Assad: "The truth is that [Israel] attacked a military facility under construction... I do not know what information [the Israelis] had at their disposal, but they use satellites... the facility they struck was under construction. There were no people in it, or anything else. It was empty."

Ali: "It has been said that this facility was intended for the development of a nuclear program."

Assad: "No. Is there likely to be a nuclear facility undefended by anti-[aircraft missiles], [right] under the watchful eye of the satellites, in the middle of Syria, in an open area in the desert?... They [are only] trying to excuse [their attack]. They have no idea what this facility was...

"They were embarrassed when they saw the results on the ground. They had struck an empty building, so what could they [say] as an excuse? First they said it was a nuclear facility, then they said it was a Hizbullah arms depot... These are laughable claims.

"Then they said that they had dropped commando troops [into the area] and had collected samples. All this talk was meant to justify their mistake and their failure to [correctly] identify the target..."

Ali: "After the attack, you declared that you had ways to respond and a right to respond. But the truth of the matter is that Syria did nothing more than submit a complaint to the U.N. Do you think that the Syrian response is appropriate for Israel's act of aggression?"

Assad: "'Response' does not necessarily mean a missile for a missile, a bomb for a bomb and a bullet for a bullet. The question is: If Syria hadn't impeded Israel's policy, would Israel have carried out such an act?

"The truth is that we have our own ways to respond. [The Israelis] know what we mean... We understand that Israel wishes to provoke Syria, and maybe even to drag it into a war, [but] we are in no hurry to fight. We were clear on this point. We do, however, have other ways [to respond], and there is no need for me to go into details."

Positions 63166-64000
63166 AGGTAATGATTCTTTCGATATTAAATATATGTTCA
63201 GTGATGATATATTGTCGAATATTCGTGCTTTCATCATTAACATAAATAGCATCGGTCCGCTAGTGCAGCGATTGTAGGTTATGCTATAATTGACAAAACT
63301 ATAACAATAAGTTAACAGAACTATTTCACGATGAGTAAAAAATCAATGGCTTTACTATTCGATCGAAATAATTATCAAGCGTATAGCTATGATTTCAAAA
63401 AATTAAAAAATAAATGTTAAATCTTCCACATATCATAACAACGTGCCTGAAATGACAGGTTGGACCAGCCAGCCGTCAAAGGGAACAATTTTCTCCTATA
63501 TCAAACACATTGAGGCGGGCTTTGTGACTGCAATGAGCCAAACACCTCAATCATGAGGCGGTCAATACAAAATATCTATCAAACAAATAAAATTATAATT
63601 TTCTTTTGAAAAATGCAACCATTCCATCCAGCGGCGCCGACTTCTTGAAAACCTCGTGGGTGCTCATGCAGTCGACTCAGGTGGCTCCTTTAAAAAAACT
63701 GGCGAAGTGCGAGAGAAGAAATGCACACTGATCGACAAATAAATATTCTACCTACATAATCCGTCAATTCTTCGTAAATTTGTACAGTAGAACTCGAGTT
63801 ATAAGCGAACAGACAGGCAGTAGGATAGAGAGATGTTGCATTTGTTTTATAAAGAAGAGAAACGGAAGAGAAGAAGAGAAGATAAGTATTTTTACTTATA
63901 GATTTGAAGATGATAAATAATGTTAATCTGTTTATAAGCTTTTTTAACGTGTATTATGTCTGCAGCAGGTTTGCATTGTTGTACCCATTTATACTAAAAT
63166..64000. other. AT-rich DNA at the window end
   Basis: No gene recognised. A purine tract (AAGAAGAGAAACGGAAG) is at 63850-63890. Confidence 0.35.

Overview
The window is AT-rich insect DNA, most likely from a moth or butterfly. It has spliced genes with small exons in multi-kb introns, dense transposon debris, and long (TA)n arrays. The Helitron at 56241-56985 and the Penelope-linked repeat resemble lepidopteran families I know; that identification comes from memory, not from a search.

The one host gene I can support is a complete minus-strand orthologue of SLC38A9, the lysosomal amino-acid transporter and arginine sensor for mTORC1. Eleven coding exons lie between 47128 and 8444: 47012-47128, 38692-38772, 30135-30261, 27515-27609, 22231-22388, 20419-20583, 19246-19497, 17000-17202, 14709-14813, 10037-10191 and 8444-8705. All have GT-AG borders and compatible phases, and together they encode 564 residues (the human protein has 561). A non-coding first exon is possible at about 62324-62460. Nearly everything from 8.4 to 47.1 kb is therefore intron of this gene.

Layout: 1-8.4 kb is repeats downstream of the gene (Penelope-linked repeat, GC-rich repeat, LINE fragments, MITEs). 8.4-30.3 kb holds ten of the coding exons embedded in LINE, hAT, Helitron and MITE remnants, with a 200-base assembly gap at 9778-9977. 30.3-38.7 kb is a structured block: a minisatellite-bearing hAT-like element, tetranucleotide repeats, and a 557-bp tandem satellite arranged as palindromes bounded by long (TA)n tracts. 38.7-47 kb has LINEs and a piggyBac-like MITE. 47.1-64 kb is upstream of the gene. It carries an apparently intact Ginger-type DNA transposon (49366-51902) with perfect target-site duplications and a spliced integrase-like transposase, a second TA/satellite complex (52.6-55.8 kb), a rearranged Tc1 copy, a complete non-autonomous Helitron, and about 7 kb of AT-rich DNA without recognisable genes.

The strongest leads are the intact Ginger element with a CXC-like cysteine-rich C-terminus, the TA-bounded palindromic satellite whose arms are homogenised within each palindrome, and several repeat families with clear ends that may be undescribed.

Ali: "As observers from the sidelines, can we assume that these 'other ways' [involve] Syria's military tool in Lebanon, namely Hizbullah?"

Assad: "No, and the proof [of this] is that Hizbullah did not react to the Israeli [attack]... The talk about Hizbullah being an arm of Syria is ludicrous. It is inconceivable that people should [go to] die in wars [just] to appease Syria. You shouldn't buy into this logic. [People] do not die for money or for [incentives] of that sort, but only for their [own] cause.

"I have no intention of divulging [our] means [of response]. The question is why Israel perpetrates such acts against Syria... If Syria is a weak and inconsequential country that has no influence over our region, why should Israel do this?"

Ali: "Excuse me, Mr. President, why are we not seeing military resistance movements [acting] in the occupied Golan?"

Assad: "Resistance arises when there is no army that can defend [the people]. The fact is that Israel likewise refrains from invading [Syria] from the Golan... In Lebanon the situation is different. Israel did invade Lebanon. It occupied its land, besieged Beirut and destroyed it... All the circumstances are different... We have a regular army focused on a well-defined task. It is constantly developing, and its purpose is to defend [Syrian] soil or to liberate the occupied [Syrian lands] in the future."

The Wars in the Region Will Remain Conventional

Ali: "Do you now support Iran's right to attain nuclear energy? Do you support its nuclear program, even if Tehran suddenly attains [the ability] to develop a nuclear bomb?"

Assad: "No. All countries in the world, not only Iran, have the right to [use nuclear] energy for peaceful purposes... But we are against Iran, Israel or any other [country] possessing weapons of mass destruction."

Ali: "If Tehran will have a nuclear bomb, will it also be your nuclear bomb, as strategic allies of Iran?"

Assad: "No. How would we use this bomb? Where would we use it?"

Ali: "[You could use it] to restore the balance [of power] in the region."

Assad: "Since World War II, no [country] has used nuclear weapons. Where would we use it? Against Israel? It would kill Palestinians. That makes no sense."

Ali: "[You could use it] to restore the balance of power vis-à-vis Israel."

Assad: "In practice, the wars in the region will continue to be conventional. In my opinion, nuclear bombs will not make a significant difference, and I do not believe that Iran's position [on this matter] is any different."

Syria and Iran Have No Mutual Defense Agreement